18. I’ve found it harder and harder to read the NYT since the election; most of the blue-wrapped things get tossed in the trash unopened. Maybe by the time I can bear to read it again, it’ll have disappeared. Very sad, really. They should never have compromised their journalistic integrity to get on the Obama-Cool bandwagon.

  19. I’ve no inclination to defend the NYT. I never subscribed to it, never rushed to read copies of it lying right in front of me when I’ve visited friends who (used to) read it faithfully.

    But the conversation here has quite understandably expanded to include the entire medium and role of newspapers across the country. So I thought for a moment about smaller papers whose contributions often are bigger than their budgets and ad revenues might have us assume.

    They do real investigative journalism, frequently beating the big Washington, Boston, LA, Chicago and NY papers to the punch. They may live up tp some of their old-fashioned names–

    Milwaukee Journal Sentinel
    South Florida Sun-Sentinel
    Seattle Post-Intelligencer
    Times-Picayune of New Orleans

    The last one should be familiar. Their office remained open during Hurricane Katrina, or what I prefer to call Hurricane Strock because it was an Army Corps of Engineers disaster. The editors and reporters at the paper kept up the pace, kept the heat on the politicians, after the national press, and bloggres too, lost interest in the subject.

    Would NOLA be the same if the Times-Picayune hadn’t been there? Could the situation be even worse? Yes.

    We know that lesson from 8 years of GW Bush. Some of us will have to learn it, again, with 4 or maybe 8 years of Obama, who btw rarely mentioned New Orleans during the long primaries and election. Cynthia McKinney did, but not Obama.

    Think back to 9/11. The NYT never did then what the Times-Picayune staff had to do after Hurricane Strock. The NYT offices never had to be so resourceful, and put so much personal skin on the line, for very long like the New Orleans journalists did.

    I’m just sayin’….

  20. I’ve no inclination to defend the NYT. I never subscribed to it, never rushed to read copies of it lying right in front of me when I’ve visited friends who (used to) read it faithfully.

    But the conversation here has quite understandably expanded to include the entire medium and role of newspapers across the country. So I thought for a moment about smaller papers whose contributions often are bigger than their budgets and ad revenues might have us assume.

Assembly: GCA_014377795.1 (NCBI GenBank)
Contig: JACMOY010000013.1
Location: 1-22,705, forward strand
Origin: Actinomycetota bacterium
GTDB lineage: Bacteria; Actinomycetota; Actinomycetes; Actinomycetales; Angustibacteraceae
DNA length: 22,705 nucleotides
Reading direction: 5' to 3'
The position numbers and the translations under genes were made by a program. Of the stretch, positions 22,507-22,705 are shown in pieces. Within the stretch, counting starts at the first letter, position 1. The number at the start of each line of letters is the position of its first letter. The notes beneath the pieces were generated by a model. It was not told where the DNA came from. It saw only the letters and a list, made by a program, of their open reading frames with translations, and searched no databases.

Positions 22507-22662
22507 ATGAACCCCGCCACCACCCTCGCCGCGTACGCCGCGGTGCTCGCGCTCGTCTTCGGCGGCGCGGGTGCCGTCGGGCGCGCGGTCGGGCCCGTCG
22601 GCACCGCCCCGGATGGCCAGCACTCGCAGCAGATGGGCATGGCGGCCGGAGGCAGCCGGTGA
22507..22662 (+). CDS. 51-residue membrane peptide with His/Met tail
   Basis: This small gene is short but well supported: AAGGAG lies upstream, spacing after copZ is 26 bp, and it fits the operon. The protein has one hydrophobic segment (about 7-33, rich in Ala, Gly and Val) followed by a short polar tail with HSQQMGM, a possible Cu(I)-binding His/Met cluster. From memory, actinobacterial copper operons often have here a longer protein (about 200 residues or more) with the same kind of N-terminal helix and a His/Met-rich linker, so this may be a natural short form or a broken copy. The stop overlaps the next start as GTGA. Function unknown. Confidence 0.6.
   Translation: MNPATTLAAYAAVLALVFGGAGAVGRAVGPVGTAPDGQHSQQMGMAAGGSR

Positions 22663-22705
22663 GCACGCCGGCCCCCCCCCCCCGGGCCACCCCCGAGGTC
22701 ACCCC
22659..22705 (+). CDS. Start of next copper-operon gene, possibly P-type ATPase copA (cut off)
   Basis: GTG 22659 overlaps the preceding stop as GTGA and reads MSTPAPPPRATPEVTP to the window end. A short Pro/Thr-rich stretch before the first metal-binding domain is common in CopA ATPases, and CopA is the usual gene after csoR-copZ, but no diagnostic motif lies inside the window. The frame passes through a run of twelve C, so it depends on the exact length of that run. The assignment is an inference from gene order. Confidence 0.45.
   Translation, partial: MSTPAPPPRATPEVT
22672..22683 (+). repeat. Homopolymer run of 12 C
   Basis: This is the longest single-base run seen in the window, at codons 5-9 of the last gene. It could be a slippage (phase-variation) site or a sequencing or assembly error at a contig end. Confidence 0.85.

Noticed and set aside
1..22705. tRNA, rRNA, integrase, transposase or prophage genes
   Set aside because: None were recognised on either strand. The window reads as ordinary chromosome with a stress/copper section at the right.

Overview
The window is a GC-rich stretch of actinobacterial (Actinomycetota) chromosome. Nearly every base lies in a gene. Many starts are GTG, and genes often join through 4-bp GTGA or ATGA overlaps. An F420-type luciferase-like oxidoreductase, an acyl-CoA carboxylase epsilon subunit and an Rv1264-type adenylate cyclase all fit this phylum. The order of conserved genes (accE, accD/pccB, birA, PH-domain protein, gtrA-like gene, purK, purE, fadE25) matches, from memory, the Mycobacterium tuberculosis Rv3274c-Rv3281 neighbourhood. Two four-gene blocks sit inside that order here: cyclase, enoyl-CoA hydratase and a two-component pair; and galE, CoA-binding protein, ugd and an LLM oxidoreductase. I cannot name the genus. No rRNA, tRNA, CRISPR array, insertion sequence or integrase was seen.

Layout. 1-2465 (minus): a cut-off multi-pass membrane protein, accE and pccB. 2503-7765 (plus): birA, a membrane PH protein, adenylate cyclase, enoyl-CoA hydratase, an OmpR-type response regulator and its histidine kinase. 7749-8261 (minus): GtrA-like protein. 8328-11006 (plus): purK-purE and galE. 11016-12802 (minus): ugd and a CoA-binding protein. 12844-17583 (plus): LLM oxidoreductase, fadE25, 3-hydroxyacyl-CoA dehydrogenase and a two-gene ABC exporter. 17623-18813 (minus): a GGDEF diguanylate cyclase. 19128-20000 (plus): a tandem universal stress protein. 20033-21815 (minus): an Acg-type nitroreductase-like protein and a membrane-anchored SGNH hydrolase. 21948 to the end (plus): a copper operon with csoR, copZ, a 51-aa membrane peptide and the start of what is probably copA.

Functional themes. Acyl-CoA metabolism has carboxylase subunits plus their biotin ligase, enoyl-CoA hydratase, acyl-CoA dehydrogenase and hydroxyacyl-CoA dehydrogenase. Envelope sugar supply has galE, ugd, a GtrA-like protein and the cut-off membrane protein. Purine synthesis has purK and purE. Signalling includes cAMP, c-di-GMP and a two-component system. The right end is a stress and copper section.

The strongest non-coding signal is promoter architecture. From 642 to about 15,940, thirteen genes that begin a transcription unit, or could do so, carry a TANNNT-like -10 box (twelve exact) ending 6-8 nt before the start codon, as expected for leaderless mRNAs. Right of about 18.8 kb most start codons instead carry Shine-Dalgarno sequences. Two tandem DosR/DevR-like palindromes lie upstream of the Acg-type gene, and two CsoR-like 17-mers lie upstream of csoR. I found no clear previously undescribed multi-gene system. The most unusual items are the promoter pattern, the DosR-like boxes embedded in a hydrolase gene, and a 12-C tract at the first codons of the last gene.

They do real investigative journalism, frequently beating the big Washington, Boston, LA, Chicago and NY papers to the punch. They may live up to some of their old-fashioned names–

    Milwaukee Journal Sentinel
    South Florida Sun-Sentinel
    Seattle Post-Intelligencer
    Times-Picayune of New Orleans

    The last one should be familiar. Their office remained open during Hurricane Katrina, or what I prefer to call Hurricane Strock because it was an Army Corps of Engineers disaster. The editors and reporters at the paper kept up the pace, kept the heat on the politicians, after the national press, and bloggers too, lost interest in the subject.

    Would NOLA be the same if the Times-Picayune hadn’t been there? Could the situation be even worse? Yes.

    We know that lesson from 8 years of GW Bush. Some of us will have to learn it, again, with 4 or maybe 8 years of Obama, who btw rarely mentioned New Orleans during the long primaries and election. Cynthia McKinney did, but not Obama.

    Think back to 9/11. The NYT never did then what the Times-Picayune staff had to do after Hurricane Strock. The NYT offices never had to be so resourceful, and put so much personal skin on the line, for very long like the New Orleans journalists did.

    I’m just sayin’….

  21. You don’t know what you’ve got till it’s gone, people…

  22. Hey Star!

    Hush my mouth and freeze my face– one of the papers I mentioned yesterday, the Seattle Post-Intelligencer, announces today’s printedition will be the last. The headline is “One Era Ends, Another Begins” on the front page, with a linked story about Hearst’s decision to switch to a digital “community platform” format:

    http://www.seattlepi.com/business/403793_piclosure17.html

  23. […] Additional Uppity Link: New York Times Fire Sale: De Plane […]